New Insurance Bill
|There is a new insurance bill that takes effect September 1 (this Friday) and has serious ramifications on homeowners rights. If you FILE the insurance claim in writing before September 1, then they can claim the old penalty interest amount of 18% in Texas Insurance Code 542. The claim needs to be in writing – We would not advise the usual telephone call to the agent or 800-line. Certified mail best but email at worst and keep a copy.
This is big because the new law effectively removes 10% of that penalty – which is a no excuse penalty (good faith is not a defense). If they underpay the claim, they owe the penalty plus attorney fees. This statute has teeth and you need to FILE the claim (in writing) before Friday (yes, this Friday). I know it is hard – some of you will not know the extent of the damage – but it is a significant change in the law.
Once you file, the investigative burden shifts to the insurance company. Here are our rules (use them as a guidepost when evaluating insurers conduct): Use them to evaluate the insurance companies’ conduct:
1. Insurance company must conduct a thorough, objective, and reasonable investigation.
2. Insurance company should diligently search for and consider evidence that supports the claim.
3. Insurance company may not ignore evidence that supports coverage.
4. Insurance company must assist the policyholder with the insurance claim.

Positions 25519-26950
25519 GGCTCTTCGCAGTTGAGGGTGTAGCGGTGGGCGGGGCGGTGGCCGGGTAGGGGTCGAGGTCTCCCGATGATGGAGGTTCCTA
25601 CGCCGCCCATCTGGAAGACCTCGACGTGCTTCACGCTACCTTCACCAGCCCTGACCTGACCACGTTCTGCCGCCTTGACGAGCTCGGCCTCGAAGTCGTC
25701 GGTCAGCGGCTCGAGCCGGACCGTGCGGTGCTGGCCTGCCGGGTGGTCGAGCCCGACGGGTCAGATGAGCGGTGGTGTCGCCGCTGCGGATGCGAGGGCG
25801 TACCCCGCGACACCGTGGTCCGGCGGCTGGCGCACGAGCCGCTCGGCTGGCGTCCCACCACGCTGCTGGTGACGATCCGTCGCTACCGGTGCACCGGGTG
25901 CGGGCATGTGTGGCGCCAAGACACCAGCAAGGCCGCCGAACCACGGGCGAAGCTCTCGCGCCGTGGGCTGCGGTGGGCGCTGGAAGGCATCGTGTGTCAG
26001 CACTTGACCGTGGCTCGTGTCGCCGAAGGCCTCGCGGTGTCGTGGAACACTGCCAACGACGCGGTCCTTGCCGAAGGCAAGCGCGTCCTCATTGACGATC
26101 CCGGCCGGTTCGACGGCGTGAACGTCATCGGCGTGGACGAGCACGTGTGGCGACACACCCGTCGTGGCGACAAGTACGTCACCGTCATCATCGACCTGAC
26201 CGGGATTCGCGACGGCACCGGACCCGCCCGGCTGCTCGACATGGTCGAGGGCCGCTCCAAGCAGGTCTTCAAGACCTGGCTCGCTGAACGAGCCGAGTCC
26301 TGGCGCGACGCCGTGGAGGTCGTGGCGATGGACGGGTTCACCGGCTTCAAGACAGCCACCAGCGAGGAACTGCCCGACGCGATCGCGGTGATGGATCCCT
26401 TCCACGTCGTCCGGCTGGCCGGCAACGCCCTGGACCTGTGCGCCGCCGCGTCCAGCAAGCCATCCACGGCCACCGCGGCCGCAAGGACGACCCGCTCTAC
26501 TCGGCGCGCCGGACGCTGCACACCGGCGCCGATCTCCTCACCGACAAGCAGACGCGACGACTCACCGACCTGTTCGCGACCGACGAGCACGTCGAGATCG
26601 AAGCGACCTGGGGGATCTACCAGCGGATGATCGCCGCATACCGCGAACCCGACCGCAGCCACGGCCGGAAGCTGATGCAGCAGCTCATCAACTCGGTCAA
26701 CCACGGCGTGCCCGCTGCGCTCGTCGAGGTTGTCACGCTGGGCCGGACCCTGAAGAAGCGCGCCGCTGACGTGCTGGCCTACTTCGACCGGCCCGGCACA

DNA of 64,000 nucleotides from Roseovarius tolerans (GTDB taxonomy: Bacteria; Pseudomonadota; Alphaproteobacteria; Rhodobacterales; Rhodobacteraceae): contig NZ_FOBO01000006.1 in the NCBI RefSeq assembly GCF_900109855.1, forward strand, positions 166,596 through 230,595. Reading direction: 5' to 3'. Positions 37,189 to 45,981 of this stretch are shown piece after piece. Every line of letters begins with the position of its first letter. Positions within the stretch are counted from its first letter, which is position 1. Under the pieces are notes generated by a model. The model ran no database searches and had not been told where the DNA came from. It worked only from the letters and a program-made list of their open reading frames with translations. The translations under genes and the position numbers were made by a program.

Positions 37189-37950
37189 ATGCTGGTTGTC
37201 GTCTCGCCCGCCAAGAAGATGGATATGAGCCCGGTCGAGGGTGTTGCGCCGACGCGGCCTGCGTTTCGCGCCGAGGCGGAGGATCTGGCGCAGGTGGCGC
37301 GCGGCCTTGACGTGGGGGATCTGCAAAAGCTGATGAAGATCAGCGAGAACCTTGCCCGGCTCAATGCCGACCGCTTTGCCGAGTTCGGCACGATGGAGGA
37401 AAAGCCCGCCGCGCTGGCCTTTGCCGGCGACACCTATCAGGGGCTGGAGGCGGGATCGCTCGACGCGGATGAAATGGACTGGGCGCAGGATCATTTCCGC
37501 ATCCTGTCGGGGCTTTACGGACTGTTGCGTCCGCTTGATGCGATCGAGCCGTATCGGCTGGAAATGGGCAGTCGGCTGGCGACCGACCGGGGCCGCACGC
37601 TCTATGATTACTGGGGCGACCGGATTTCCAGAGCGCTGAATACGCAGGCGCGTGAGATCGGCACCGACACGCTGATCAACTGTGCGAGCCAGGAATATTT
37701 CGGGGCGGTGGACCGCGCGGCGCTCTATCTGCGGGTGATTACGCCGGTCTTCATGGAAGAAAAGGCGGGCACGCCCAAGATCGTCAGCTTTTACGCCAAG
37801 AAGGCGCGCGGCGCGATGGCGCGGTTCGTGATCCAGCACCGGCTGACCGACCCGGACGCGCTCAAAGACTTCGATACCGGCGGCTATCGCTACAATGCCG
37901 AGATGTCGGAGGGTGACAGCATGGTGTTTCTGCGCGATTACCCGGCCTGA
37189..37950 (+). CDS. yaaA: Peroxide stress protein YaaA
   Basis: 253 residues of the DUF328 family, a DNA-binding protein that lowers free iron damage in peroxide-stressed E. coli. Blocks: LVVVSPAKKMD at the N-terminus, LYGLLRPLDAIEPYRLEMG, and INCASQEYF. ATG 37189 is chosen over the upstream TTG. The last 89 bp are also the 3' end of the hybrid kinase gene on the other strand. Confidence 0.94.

5. Insurance company should pay the claim unless there is a good reason not to – denial should not be based on speculation.
6. Insurance company must disclose to its insured all benefits, coverages, and time limits that may apply the claim.
7. Insurance company must promptly pay for claims when liability is “reasonably clear” (not crystal clear). (This is Texas common law and statutory bad faith standard).
8. Insurance company must not close a claim file before the investigation is complete.
Now, the other changes in the law can only be avoided if the SUIT is filed by Sept. 1 (this Friday). As that is unlikely, please consider at least advising them to FILE in writing to preserve the 18%.
The new statute forces us into federal court, complicates the fee shifting, changes pre-suit notice (substantially), election of remedies, among some other stuff. It is complicated but if you have questions, contact us immediately.